Women’s History Month is about giving recognition to women who history has ‘forgotten’. Alice Foley was the first full-time women General Secretary of a Textile Union, a true pioneer. Her long struggle to attain this position, and her work on behalf of textile workers, has been bypassed by Labour historians.
Alice was born in Bolton in 1891 into extreme poverty. She was the sixth child of an Irish Catholic father who was often without work who became a violent drunk. However, he did read works from Dickens, Shakespeare and other classics to the family so developing Alice’s love of literature and learning. Her mother was a Bolton woman who was not able to read or write. She was the mainstay of the family, steadfast and strong, earning what she could as a washerwoman.
Alice attended school until she was thirteen. She loved to read. The library was important - both to read in and to borrow books. In many ways Alice was self-taught. Then she started work at the Mill. For seven years, she worked doing different jobs and experiencing the harshness and long hours of mill work. From the start she became involved in her union, the Bolton & District Weavers and Winders Association. Her work as a Trade Unionist never wavered from this time
In 1912 she was employed by the Union as a full-time sick visitor under the 1911 National Insurance Act. Her job was to cycle around Bolton with a money bag to pay out sick pay and pensions to Union members. She also had to assess people for the benefit. In the Union Office she was the sole woman only too aware of the men’s attitude to her. She has written that she was ‘tolerated rather than accepted’.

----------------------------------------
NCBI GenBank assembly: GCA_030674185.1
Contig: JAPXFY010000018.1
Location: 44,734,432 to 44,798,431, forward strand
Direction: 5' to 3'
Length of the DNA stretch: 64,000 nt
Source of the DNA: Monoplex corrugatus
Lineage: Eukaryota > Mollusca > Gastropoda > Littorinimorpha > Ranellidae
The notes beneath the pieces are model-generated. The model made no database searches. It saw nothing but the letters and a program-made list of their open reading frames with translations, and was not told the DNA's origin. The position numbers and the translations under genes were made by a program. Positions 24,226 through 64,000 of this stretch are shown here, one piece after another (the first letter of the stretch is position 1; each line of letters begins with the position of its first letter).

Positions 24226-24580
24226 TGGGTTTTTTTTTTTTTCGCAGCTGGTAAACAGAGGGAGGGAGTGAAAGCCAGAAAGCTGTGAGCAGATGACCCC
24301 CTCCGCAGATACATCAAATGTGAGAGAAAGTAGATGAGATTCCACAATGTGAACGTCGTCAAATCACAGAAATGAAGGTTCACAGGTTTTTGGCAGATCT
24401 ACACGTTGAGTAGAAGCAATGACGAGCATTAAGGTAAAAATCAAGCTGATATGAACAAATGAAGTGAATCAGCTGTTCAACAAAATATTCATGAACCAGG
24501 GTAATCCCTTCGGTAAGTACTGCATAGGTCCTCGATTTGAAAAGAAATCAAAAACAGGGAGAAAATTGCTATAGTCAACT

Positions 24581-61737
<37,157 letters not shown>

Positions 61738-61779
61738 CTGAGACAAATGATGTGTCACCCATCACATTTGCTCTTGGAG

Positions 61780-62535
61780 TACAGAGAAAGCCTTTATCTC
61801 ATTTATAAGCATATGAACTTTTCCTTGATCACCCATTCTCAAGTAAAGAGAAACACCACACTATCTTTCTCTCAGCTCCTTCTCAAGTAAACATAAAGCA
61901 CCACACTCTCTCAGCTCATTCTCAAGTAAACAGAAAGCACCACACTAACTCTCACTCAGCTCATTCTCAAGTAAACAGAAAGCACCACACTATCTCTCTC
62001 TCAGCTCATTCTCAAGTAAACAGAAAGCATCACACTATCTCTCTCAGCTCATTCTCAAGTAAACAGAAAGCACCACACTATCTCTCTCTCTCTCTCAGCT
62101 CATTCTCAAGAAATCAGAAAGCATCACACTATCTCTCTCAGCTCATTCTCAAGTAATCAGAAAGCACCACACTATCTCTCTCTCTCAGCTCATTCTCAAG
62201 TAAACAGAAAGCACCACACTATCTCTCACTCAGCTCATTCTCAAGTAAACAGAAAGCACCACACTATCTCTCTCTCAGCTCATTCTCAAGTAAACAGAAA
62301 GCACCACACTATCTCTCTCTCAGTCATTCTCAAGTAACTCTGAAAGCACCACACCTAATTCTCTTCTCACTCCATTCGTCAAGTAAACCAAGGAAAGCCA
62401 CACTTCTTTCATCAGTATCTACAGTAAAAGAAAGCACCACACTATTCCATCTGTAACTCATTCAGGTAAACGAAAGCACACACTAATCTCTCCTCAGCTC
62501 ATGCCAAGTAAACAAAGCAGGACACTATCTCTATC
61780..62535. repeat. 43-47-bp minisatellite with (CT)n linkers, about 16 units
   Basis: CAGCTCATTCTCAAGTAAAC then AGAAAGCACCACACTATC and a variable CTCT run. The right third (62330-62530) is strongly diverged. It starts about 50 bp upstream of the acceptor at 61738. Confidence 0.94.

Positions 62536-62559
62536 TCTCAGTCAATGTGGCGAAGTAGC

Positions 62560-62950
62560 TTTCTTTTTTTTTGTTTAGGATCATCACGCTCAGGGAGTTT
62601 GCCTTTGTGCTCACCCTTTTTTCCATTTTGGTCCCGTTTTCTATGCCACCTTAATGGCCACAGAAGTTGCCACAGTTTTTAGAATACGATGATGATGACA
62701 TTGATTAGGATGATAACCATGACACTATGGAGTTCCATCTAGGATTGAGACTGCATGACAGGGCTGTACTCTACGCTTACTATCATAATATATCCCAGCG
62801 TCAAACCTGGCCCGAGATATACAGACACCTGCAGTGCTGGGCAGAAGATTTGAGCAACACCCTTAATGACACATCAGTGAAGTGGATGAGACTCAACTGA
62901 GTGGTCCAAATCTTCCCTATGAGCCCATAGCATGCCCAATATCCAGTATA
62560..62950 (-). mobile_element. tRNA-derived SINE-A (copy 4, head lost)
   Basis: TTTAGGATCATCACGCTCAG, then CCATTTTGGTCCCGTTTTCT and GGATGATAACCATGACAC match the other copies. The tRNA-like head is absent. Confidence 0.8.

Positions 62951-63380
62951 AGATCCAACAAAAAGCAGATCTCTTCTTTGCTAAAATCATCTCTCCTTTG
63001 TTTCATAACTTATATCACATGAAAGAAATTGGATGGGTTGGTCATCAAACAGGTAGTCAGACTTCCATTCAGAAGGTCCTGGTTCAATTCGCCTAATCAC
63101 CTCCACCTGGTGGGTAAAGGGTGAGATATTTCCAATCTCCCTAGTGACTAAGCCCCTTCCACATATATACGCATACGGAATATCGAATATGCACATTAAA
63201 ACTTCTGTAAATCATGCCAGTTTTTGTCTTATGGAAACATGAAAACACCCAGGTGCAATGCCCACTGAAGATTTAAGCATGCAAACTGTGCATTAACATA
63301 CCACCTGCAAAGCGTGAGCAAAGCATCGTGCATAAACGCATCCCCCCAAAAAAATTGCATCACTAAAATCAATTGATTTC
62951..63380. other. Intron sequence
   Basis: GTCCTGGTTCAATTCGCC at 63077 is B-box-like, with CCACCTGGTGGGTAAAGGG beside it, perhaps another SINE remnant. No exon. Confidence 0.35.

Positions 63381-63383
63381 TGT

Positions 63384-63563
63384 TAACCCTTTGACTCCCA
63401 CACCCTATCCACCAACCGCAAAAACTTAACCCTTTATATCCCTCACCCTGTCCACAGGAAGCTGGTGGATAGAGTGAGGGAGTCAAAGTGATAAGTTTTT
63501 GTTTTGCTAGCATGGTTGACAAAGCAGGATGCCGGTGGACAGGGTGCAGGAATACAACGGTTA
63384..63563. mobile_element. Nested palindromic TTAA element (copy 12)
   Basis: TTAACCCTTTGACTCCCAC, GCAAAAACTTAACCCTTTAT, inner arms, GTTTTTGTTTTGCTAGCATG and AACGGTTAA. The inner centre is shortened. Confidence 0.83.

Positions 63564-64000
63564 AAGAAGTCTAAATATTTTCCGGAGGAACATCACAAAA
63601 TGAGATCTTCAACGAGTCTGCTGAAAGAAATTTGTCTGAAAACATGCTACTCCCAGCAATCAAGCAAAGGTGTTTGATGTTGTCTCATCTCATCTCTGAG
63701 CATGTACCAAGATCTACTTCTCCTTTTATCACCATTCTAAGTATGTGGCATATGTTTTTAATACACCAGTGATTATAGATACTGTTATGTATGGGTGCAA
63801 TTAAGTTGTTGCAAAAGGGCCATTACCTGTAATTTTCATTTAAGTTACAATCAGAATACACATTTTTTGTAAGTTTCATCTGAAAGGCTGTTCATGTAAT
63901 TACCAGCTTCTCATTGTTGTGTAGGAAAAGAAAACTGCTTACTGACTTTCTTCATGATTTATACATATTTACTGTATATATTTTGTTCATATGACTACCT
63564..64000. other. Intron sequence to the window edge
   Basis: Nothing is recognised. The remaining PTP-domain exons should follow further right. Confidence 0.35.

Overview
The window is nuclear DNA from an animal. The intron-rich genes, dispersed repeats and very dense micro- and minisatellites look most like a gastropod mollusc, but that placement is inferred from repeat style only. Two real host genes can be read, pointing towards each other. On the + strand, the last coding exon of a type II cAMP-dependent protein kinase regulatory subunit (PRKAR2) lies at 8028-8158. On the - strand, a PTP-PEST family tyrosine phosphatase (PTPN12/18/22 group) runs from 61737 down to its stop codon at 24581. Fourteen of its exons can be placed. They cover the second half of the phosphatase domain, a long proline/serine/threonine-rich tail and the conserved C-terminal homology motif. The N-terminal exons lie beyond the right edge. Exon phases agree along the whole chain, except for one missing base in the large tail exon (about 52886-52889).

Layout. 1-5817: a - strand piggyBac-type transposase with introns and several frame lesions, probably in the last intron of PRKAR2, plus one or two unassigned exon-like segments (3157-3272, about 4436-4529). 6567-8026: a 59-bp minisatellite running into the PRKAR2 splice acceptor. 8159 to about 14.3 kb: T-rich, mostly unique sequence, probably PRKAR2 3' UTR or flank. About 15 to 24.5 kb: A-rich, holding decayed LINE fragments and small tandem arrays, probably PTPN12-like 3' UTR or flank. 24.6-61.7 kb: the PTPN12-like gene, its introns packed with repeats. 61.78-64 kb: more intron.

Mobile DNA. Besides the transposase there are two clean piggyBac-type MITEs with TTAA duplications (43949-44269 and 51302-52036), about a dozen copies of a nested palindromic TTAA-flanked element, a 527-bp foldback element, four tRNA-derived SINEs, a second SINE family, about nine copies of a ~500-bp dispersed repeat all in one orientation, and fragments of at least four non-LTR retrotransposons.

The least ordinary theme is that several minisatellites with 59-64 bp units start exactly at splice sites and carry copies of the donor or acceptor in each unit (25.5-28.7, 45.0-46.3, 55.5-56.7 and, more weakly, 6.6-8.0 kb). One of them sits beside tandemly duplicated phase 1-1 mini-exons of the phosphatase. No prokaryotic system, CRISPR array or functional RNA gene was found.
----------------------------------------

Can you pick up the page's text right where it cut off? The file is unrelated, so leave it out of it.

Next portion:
The union’s Associated General Secretary resigned in 1917. Alice was asked to cover the job until a replacement was found She was given the title of Temporary Clerk with no increase in pay.
Months later the job was advertised. Three women and five men were called to the interview where they were asked to take part in a test. The result of the test was never published. However, it became known that one person had scored 72%, and that the nearest to this score was 32%. Alice was certain that she had obtained the highest mark but no one was appointed. Once again Alice was expected to continue doing the AGS job. This time she was given the title Union Women Officer. In 1919 the post was advertised again – this time with the proviso that ‘only men need apply’. This in a union where women were approximately ¾ of the membership!
Alice stayed as the Union Women Officer until 1949 when she finally became the first woman General Secretary of Bolton Weavers and Winders. It had taken her more than thirty years to obtain due recognition. During this time, she had won many battles for her fellow mill workers, including being part of the negotiating team that won the first paid holidays for Lancashire textile workers, reduced working hours for Bolton Weavers, increased wages and much more.
The NWLH society can give a performance about Alice’s early life based on her autobiography ‘A Bolton Childhood’. For further information, contact email@example.com